Harriet Tubman Day is observed annually on March 10, the anniversary of the freedom fighter’s death. Born enslaved, Harriet Tubman liberated herself and became a free woman who then devoted her life to helping others achieve the same freedom by guiding those escaping slavery through the Underground Railroad, a secret network of safe houses along the journey north to freedom. Tubman is famous around the world for her heroism, bravery, and commitment to the fight for abolition and racial justice.
In March of 1990, Congress adopted into law a national holiday to celebrate the life and achievements of Harriet Tubman. A presidential proclamation from President George H. W. Bush was issued on March 9, 1990, designating March 10, 1990 as the first Harriet Tubman Day. In 2013, with his presidential proclamation, President Barack Obama established the first national monument to honor Tubman and the Underground Railroad under the Antiquities Act. The monument stands in Harriet Tubman Underground Railroad National Historical Park in Dorchester County, Maryland, where Tubman was born and often returned on her journeys leading enslaved people to freedom.
Harriet Tubman was born Araminta “Minty” Ross in March sometime between 1820 and 1822 to Benjamin Ross and Harriet Green on a plantation located in Dorchester Country in New Maryland. She changed her name to Harriet Tubman after her first marriage to John Tubman. She gained her freedom upon escaping the plantation in 1849. She quickly returned to Maryland and conducted her first rescue mission through the Underground Railroad in December of 1850, less than one year after gaining her own freedom. She operated as the Railroad’s most skilled conductor until 1860, returning to Maryland approximately thirteen times; her codename was “Moses” in reference to the Biblical liberator of the enslaved. In those ten years, Harriet Tubman helped about 70 enslaved people escape without a single “passenger” loss.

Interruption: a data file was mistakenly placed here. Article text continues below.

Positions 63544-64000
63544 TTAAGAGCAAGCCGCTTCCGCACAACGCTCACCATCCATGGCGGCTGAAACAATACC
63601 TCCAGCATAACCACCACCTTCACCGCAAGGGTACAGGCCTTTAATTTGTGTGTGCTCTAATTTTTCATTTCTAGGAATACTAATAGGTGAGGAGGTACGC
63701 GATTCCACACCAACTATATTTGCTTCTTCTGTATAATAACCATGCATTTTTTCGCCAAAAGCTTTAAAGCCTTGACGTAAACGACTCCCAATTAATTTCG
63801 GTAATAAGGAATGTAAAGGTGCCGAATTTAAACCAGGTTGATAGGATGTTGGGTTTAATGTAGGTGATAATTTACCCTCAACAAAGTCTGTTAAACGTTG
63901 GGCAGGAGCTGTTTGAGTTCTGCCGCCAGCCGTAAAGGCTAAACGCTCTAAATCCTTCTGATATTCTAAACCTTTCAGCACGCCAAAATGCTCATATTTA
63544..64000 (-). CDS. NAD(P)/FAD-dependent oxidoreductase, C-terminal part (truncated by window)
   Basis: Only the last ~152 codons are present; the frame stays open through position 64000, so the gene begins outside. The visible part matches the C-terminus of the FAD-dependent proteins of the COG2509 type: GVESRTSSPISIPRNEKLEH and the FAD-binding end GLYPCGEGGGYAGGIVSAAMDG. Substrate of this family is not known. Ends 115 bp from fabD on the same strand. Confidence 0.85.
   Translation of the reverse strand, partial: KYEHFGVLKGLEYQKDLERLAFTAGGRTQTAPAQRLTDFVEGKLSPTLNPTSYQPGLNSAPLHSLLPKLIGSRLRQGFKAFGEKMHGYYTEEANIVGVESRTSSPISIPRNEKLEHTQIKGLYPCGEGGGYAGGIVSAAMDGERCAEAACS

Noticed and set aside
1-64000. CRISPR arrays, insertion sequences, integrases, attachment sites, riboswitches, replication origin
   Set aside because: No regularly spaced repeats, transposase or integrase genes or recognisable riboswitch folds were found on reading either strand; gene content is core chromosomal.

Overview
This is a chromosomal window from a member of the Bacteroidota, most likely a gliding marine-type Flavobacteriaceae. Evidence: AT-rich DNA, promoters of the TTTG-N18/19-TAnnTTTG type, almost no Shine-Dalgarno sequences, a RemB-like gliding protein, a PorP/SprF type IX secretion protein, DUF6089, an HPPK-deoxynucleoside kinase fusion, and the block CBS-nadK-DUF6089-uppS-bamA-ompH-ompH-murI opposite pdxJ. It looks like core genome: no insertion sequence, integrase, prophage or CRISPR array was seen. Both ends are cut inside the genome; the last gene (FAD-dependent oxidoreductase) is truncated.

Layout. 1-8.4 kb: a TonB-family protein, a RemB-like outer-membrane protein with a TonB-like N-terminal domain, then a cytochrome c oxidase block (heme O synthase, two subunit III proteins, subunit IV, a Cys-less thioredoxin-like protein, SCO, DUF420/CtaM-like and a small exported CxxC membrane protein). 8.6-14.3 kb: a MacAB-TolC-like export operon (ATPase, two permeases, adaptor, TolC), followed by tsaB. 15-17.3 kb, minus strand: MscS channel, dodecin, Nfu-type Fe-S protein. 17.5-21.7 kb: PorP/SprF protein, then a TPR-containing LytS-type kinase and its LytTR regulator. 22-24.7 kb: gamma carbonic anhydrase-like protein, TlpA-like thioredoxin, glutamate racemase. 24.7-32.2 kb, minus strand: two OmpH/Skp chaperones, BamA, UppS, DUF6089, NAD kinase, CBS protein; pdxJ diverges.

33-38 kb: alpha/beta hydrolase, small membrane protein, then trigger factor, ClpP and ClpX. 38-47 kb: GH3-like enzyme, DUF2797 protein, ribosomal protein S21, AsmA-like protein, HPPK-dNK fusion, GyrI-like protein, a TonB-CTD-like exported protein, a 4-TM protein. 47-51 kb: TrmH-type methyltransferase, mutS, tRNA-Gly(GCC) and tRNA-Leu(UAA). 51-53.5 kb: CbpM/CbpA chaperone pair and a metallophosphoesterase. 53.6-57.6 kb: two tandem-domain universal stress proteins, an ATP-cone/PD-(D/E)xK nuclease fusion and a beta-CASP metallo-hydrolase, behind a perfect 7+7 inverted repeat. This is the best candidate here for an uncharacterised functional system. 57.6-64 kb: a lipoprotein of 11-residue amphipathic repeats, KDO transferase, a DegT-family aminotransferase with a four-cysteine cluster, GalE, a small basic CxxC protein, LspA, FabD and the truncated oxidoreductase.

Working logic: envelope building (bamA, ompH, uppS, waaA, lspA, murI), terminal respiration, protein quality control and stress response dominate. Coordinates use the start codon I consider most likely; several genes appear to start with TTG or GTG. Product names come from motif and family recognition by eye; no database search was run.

Tubman became a prominent abolitionist figure and delivered speeches on her experiences at numerous women’s rights and abolitionist conventions; transcripts of these speeches are lost as Tubman was often featured under a pseudonym, and was herself illiterate. Tubman joined the Civil War service in 1860 as a nurse, scout, and spy in the Union Army. After the war, she established the Harriet Tubman Home for the Aged. Harriet Tubman passed away in 1913 after battling pneumonia. Her last words to loved ones were: “I go to prepare a place for you.”
You can learn more about Harriet Tubman’s achievements and legacy by checking out the following:
Harriet Tubman National Historical Park (New York)
Harriet Tubman: Conductor on the Underground Railroad – Library of Congress Blog
Harriet Tubman: A Resource Guide – Library of Congress